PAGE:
Friday, December 14, 2012

The Willow Tree: what does it mean?

I've had a migraine all day, and what a terrible day to be horizontal on the couch with the television going. The news today was very grim, unspeakable, and it caused me to stop and reflect on the various meanings of the willow tree. In some ways, it is the ultimate symbol of grief, but it's really much more than that.

Around the time the Willow Tree Quilt would have been made, in the late 18th or early 19th century, the motif was most likely a symbol of sadness and mourning. It was a "weeping" willow. In other cultures, it was more of a hopeful symbol, representing fertility, new life, and rapid growth. As divergent as these meanings may appear, there is something that connects them. It is the whole process of life and death, and with the death of a loved one, first we weep, then we heal and grow.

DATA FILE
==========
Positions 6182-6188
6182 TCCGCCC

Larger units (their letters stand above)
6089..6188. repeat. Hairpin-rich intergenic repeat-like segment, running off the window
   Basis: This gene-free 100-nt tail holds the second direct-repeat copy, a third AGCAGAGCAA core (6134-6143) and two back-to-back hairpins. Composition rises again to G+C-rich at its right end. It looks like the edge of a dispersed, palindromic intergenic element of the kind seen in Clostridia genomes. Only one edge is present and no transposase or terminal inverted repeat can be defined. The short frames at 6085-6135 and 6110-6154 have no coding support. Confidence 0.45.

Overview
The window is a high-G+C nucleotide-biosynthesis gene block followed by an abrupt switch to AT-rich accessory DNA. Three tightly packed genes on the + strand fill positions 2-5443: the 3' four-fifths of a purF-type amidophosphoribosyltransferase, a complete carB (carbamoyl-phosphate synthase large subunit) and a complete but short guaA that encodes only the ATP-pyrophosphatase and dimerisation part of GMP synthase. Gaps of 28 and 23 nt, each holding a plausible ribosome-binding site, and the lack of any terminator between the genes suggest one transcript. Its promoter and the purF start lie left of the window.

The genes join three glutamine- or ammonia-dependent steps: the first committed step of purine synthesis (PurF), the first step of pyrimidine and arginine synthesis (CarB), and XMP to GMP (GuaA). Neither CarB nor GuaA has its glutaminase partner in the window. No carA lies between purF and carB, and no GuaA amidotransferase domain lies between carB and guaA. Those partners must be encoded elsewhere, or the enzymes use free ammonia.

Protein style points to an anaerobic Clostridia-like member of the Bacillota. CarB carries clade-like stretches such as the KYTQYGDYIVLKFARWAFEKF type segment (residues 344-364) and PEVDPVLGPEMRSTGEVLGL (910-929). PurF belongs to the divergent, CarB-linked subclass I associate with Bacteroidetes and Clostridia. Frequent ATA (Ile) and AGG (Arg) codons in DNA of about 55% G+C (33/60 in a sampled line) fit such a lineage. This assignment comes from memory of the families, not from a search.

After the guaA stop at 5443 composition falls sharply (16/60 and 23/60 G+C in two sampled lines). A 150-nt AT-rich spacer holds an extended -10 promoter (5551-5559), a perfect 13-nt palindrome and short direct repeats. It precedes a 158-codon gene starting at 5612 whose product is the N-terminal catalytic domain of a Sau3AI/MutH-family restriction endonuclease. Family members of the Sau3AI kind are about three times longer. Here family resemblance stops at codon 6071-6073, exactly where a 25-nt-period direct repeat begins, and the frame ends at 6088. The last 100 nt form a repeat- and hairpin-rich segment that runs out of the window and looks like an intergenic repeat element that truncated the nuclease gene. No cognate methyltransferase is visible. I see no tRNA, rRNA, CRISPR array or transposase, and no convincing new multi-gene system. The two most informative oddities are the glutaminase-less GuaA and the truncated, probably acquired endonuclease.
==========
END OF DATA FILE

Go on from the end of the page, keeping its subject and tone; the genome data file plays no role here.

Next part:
The importance of the willow tree as an icon is matched by its medical significance. The bark of the willow tree is a source of acetylsalicylic acid, or aspirin - and I've had a couple of those today. This blog post is really just the tip of the iceberg, and there is much more research to do on the iconography of the willow tree. For all the various things it represents, it seems like an appropriate symbol for today.


  1. I have wondered who would have given so much time to the making of this quilt.... any one motif would have been a statement on a quilt and yet: there is a whole quilt of statements. The idea of a memory quilt of a dead loved one..... that makes sense and could motivate a person to stick to finishing a very labor intensive project.

    Prayers for all touched by the horrific event in CN.